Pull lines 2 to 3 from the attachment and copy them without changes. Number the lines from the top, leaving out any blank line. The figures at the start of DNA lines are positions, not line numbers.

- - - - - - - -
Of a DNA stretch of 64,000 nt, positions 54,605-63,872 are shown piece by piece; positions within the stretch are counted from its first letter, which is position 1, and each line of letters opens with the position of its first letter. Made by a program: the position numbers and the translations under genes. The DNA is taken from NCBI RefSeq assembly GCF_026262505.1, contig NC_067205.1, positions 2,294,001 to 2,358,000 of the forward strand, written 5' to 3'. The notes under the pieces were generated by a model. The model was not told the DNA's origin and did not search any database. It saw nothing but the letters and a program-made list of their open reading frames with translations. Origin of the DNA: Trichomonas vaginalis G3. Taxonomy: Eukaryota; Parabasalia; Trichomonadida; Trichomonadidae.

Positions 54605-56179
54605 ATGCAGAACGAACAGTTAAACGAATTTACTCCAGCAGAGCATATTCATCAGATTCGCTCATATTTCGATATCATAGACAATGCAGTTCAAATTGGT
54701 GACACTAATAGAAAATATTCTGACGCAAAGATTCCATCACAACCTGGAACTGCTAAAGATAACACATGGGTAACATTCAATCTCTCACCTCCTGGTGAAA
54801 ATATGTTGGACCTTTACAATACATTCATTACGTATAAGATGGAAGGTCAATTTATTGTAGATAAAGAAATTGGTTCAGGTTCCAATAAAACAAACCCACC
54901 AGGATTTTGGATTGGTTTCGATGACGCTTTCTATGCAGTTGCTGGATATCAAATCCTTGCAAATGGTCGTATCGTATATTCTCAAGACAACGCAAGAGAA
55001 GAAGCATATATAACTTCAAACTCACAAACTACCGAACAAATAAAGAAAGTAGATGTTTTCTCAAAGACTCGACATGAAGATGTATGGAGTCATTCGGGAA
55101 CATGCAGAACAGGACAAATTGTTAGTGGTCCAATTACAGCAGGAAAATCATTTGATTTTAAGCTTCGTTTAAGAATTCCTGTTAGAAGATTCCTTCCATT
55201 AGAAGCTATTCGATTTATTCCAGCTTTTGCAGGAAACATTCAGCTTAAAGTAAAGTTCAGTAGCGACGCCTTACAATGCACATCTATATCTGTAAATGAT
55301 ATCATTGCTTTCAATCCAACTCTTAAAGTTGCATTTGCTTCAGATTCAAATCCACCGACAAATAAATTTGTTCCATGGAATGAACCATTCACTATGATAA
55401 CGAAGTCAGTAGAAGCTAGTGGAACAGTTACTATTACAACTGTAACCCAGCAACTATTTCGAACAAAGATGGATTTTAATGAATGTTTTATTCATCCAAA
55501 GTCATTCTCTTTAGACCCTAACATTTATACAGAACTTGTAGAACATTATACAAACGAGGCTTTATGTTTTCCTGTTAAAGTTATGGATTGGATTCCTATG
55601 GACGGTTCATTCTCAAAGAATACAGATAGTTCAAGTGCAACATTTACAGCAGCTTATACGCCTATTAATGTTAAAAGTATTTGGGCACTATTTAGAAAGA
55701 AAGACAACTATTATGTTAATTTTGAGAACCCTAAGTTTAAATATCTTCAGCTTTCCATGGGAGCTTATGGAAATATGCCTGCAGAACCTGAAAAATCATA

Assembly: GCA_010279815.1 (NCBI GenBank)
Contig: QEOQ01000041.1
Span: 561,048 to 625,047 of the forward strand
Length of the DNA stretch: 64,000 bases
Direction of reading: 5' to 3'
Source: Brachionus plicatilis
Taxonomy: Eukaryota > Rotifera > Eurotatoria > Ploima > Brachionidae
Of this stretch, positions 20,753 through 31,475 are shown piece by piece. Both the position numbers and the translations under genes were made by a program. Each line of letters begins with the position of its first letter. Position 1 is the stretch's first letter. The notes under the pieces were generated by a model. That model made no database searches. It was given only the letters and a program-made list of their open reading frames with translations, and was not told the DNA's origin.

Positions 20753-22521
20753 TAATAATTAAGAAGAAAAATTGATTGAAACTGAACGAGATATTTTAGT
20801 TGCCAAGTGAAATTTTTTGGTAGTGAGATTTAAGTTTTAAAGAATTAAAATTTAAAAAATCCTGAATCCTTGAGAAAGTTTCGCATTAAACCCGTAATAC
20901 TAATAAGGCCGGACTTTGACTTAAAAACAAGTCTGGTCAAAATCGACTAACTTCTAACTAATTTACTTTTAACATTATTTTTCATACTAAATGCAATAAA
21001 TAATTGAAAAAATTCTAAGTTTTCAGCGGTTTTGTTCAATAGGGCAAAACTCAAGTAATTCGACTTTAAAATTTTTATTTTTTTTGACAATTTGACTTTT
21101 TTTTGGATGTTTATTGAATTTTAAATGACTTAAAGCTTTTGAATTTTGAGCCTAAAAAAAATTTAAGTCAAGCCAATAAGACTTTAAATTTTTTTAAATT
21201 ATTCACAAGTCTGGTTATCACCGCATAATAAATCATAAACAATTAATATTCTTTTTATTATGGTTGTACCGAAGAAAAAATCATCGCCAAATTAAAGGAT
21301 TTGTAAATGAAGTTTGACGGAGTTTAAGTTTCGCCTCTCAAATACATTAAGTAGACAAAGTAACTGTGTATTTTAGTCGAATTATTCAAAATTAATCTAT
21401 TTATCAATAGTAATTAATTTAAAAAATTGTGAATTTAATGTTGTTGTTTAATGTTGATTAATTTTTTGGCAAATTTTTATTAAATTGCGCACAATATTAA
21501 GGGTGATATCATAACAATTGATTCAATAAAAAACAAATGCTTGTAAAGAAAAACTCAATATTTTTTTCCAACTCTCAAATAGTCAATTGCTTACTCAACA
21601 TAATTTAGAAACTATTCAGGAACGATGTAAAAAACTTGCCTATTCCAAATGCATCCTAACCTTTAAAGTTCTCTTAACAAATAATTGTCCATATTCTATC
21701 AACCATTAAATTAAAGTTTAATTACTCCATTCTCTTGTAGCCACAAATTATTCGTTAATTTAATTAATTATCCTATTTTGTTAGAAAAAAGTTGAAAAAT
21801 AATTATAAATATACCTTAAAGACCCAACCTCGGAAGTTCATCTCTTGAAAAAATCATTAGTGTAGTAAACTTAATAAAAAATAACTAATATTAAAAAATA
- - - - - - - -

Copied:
Positions 54605-56179
54605 ATGCAGAACGAACAGTTAAACGAATTTACTCCAGCAGAGCATATTCATCAGATTCGCTCATATTTCGATATCATAGACAATGCAGTTCAAATTGGT